The funding place-based systemic change project includes a series of case studies from places and organisations that are learning to change systems. The framework for place-based systemic change describes five approaches to change.

This case study describes approach 3: building and enterprise-driven.

These are organisations that start from a local building or a local enterprise (often both). They evolve from the business model of that space or enterprise, to connect with a range of issues within their place, which affords them opportunities to influence and shape systems. Their enterprising and community approach gives them a particular way into systemic challenges.

Bore Place logo

Summary approach and learning

Bore Place is place based not because it is a ring-fenced area but because of the educational objectives of the Trust and the site’s connection to the surrounding place and people. Its challenge is maintaining the balance of the multiple businesses it hosts, their financial sustainability with its social and environmental aims

About Bore Place

Bore Place in Kent is set in 500 acres of countryside, which encompass an organic dairy farm, organic market gardens, conference centre, environmental education centre, as well as programmes for young people.
Bore Place is home to the Commonwork Trust, which was founded in the 1970s by a couple who bought the property with a vision

“to explore how to live and work sustainably understanding and recognising the interconnectedness of the environmental, social, economic and political aspects of sustainability.”

While best known for the conference centre and farm, in recent years the systemic and interconnected ambitions of the founders’ vision have returned to being priorities of the leadership of the modern organisation.

Place-based work

Place and systems make sense to people that work the land in a different way to those who consider them in urban or socio-economic contexts. The Trust’s role has grown from the experiences and challenges of running a working farm, of seeing young people engage with the land and understanding that while running a really good business is necessary,  it is not enough to achieve their ambitions for sustainability.


The Trust aims to use Bore Place to help people think about their interactions and relationship with the land in a different way. This happens through school visits, targeted programmes for young people with specific learning needs that are commissioned by the local authority, and through adults coming to the site for conferences and events. It uses environmental projects and farming practice to demonstrate what a sustainable relationship with the environment looks like. It uses the place to engage people in systems.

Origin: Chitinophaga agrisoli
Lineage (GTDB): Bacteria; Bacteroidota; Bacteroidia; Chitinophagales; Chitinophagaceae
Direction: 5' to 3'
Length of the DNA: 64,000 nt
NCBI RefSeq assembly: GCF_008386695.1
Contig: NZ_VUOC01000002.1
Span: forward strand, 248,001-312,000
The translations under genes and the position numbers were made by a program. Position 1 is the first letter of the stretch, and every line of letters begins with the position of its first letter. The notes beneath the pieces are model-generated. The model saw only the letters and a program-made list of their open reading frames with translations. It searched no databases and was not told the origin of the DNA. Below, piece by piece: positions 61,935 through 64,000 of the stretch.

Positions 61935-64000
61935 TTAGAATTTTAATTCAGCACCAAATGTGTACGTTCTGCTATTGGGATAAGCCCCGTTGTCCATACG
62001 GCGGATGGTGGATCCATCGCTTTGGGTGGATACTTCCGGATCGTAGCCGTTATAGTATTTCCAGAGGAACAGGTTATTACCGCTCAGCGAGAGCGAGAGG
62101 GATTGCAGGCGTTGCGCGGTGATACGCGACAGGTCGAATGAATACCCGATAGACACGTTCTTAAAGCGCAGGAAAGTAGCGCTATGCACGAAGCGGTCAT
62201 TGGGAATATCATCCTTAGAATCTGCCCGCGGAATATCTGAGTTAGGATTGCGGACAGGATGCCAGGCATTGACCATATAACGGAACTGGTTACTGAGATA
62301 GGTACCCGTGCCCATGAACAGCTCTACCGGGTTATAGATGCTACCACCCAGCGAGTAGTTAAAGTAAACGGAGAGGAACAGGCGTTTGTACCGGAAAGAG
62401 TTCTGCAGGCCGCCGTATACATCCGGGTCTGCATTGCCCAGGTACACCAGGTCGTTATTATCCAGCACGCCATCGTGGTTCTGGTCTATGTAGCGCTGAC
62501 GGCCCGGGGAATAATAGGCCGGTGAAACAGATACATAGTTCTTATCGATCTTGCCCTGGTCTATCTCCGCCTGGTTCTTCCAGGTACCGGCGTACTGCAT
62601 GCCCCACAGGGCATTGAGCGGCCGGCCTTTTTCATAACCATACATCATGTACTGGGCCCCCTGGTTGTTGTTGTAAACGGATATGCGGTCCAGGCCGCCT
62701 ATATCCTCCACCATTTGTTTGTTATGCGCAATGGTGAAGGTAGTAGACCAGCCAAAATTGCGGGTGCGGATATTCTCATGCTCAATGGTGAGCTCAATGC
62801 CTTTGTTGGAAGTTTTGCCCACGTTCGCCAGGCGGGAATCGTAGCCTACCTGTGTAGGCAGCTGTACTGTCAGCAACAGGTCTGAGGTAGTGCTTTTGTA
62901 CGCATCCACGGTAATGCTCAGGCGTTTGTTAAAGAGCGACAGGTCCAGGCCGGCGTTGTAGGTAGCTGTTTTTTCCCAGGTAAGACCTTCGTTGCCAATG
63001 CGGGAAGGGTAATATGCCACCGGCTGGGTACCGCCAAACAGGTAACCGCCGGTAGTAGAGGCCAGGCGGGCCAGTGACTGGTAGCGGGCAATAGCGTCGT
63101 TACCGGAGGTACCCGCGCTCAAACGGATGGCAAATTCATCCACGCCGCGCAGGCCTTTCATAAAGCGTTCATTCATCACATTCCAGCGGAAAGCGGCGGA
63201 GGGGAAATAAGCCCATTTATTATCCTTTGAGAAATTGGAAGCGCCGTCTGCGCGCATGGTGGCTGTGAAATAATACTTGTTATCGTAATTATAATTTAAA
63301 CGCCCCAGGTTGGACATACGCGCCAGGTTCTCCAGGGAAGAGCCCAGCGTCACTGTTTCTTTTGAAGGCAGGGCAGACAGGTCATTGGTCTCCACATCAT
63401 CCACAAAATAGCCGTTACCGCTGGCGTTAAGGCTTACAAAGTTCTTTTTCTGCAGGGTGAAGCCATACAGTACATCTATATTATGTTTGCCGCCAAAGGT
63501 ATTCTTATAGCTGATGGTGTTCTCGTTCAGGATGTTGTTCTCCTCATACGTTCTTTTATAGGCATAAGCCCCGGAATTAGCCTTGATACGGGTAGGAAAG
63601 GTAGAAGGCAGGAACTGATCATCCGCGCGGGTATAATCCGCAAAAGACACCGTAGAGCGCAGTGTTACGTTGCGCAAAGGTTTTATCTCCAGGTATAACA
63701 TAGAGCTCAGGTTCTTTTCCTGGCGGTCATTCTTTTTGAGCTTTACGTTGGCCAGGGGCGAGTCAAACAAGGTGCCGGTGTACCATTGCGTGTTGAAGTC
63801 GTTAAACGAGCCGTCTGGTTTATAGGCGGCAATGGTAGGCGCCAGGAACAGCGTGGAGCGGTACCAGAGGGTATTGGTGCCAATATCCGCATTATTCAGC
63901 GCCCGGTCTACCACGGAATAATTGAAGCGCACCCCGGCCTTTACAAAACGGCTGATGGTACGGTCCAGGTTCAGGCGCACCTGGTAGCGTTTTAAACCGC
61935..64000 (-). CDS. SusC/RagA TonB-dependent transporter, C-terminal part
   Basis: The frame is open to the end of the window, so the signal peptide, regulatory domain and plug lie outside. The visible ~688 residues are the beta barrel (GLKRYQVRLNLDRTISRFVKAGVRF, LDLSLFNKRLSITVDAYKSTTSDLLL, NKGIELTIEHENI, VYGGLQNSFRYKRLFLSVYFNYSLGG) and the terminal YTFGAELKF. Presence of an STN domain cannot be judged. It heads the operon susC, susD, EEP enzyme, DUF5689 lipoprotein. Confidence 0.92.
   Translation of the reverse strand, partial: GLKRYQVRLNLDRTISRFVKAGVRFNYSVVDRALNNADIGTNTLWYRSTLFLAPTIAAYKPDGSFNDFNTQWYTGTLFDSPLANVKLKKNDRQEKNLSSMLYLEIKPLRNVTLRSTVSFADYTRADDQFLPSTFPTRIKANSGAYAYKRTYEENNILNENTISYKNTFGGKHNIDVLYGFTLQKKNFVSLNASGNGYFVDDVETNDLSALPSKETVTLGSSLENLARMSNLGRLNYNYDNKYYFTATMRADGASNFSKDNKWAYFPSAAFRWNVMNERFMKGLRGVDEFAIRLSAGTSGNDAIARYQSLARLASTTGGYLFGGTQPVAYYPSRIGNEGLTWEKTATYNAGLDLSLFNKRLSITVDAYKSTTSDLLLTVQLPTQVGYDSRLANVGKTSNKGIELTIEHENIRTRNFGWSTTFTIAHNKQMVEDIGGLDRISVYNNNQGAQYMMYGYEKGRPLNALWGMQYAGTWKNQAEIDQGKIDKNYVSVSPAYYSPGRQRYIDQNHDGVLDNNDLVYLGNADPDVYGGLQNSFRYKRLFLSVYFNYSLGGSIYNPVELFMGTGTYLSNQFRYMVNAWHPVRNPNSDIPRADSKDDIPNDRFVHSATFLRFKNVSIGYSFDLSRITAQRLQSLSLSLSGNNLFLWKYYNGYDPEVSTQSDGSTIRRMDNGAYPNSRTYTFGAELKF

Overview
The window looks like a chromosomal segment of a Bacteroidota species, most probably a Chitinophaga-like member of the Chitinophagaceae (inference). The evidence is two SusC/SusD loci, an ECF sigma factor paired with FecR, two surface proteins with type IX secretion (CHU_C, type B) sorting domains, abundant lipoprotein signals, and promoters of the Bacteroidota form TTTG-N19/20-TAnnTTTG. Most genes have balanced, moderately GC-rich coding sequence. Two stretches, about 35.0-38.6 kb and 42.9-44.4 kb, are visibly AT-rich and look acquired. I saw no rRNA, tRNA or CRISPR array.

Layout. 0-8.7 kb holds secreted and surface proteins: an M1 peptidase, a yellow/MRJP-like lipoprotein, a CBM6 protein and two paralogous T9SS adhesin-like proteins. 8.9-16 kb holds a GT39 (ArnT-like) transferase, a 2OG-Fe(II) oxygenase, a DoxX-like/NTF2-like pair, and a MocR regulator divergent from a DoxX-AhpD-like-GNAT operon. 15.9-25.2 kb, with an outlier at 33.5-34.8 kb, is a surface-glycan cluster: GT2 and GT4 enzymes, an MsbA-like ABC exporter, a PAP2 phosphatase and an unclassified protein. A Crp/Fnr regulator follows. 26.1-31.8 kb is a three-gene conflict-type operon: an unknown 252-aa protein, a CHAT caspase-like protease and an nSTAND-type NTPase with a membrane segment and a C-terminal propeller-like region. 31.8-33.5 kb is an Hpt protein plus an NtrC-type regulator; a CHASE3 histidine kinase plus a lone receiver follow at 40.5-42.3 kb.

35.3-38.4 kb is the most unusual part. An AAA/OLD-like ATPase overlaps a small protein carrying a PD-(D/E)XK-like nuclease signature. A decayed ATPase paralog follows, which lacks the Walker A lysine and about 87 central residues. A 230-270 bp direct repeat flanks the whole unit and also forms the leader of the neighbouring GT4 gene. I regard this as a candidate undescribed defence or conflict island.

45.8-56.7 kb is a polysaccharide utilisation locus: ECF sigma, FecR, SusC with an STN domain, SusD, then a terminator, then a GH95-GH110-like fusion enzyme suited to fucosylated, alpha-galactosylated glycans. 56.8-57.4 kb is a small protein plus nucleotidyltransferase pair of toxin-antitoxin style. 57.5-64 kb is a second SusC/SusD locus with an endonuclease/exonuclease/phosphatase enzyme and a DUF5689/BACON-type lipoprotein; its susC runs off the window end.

“We’re bringing together into one location things that co-support and connect a rural location.”


The Trust works beyond its place by working with a range of other local landholders to think completely differently about how landholding and land subsidies are used. As the relationships have evolved, so has their ambition. The work has become much more about how the practices of working, caring for, engaging with and using the land needs to change for environmental reasons. It is a place-based approach to the climate emergency.

The rural setting of Bore Place sets it apart from much place-based work. Fewer people, more land and a less defined boundary open up new and interesting questions for the Trust such as how should the land be designed and managed for the society around it, and how can they influence others to think differently about land management.


Bore Place farm is run in partnership with an experienced farmer, there is also a venue (for conferences, retreats, holidays, weddings and camping), rentable space and partnerships with local businesses (such as a cheese maker, an under woodsman and a vegetable grower), and the local authority commissions work to support young people with additional educational needs.

Each of these elements requires a significant investment to demonstrate the highest quality of farming and land management practices so it can play an influential role locally and with the companies that come through and use the space. That influence on the companies that hire the venue justify the investment in the conference centre.

The key connections have been with the collaborators of the businesses, then the customers and the users of the space. Finally those who the Trust is trying to build more outward facing partnerships with. The Trust has moved from partnership and collaboration in the business domain, to thinking about what that looks like with the users of the site, to thinking about what that could look like across a wider system

“I’m not interested in bidding and transactional relationships. I’m interested in a long-term project.”

Resourcing and operating

These relationships and connections lead to a fine balancing act. Each bit of the business model needs to work financially and also in a way that is supportive of the mission. There is a temptation to focus on the lowest risk, highest earners – the venue and the farm. Any risk means they may have to extract something from that asset or generate a surplus from the Farm but without that risk there is no systemic change.

Looking ahead

The ambition of Bore Place and the Trust has grown with its understanding of the land, and the way in which the social businesses that sit around it can influence and support their ambitions to engage in much larger systemic questions of land use and land management in this country.

How can those environmental ambitions balance with the business model of the site?

Find out more about the Funding for Systems Change project.

Read learning papers 1, 2 and 4

John Hitchin Renaisi CEO